One evening this week as I was driving through town, I passed a church with a giant banner out in their yard that said, “We’re expecting a baby!”
I was in a hurry, so I didn’t get a good look at the sign other than those four giant words. As I slowed at the stop light just around the corner, I wondered who in the church was important enough that the whole church was anticipating their baby. Maybe the pastor? We would never put a sign like that out at our church.
As the light turned green, and I sped away, it hit me. “Aaaahhh!” I said out loud. It’s Jesus. They are expecting baby Jesus.
People from all over world are expecting that birth again this year, laboring with Mary and Joseph for the baby to be born.
But that waiting is symbolic. He already was born. The labor ended, a boy was birthed, they called him Jesus, the angels sang, the shepherds came, and the magi from the East brought gifts. We wait each year – we relive these events and imagine that starry night – but in reality it’s over.
Yet, we’re still waiting for Jesus.
A sign that says, “We’re expecting a baby!” is a more palatable announcement to make to a world passing by at 45 mph than a sign that says, “We’re expecting a Judge!” or “We’re expecting God in all his might!” or even “The end is near.”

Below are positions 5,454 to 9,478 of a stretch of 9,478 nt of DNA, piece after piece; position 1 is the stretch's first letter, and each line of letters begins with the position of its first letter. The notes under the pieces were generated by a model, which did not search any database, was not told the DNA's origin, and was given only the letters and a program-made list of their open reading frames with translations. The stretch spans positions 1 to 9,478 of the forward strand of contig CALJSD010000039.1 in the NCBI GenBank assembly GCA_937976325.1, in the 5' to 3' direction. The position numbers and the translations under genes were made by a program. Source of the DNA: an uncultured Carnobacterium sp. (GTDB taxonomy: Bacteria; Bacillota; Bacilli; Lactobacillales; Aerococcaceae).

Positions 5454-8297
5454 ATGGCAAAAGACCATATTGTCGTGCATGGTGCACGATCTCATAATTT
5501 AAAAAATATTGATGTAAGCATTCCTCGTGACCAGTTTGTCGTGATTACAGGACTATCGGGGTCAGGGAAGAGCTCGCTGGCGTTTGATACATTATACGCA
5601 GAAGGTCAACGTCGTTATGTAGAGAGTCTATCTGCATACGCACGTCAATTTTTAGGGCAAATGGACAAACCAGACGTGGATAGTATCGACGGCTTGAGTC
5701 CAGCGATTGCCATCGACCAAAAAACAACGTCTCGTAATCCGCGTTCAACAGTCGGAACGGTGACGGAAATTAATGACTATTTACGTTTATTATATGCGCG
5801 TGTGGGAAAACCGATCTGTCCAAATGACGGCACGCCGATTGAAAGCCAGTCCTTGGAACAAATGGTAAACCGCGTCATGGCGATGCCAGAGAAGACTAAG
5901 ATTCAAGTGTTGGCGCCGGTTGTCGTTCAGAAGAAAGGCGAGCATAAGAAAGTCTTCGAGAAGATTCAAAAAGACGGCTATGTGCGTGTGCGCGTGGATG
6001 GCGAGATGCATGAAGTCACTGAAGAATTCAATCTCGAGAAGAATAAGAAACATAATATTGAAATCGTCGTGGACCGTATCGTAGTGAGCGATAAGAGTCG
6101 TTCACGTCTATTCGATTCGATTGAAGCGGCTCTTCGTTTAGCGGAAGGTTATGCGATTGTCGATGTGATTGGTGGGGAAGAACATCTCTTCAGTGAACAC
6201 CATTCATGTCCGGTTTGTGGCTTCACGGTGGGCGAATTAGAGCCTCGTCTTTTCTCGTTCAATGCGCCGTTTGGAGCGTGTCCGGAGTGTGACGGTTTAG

Though the real waiting won’t end with a baby being born, we are still laboring as we wait. The whole creation groans and suffers the pains of childbirth together until now.
As Advent draws to an end and our season of waiting turns to joy as we celebrate God with us, I am always a little disappointed that I feel so disappointed, that I’m still groaning. The twinkle lights and candles didn’t ease the burden, nor did the gifts or gatherings. The eggnog and fudge brought more regret than relief, and even giving to the poor and needy, which we all know should be the real acts of the season, helped only a few. There are still so many poor and needy.
I am still so poor and needy.
And so once again, this Advent waiting has brought me back to the real meaning of Christmas: the Gospel.
I am a sinner unable to atone for my sins.
God is holy unable to receive me in my sin.
God sent His Son Jesus to bridge the gap.
Merry Christmas, everyone!
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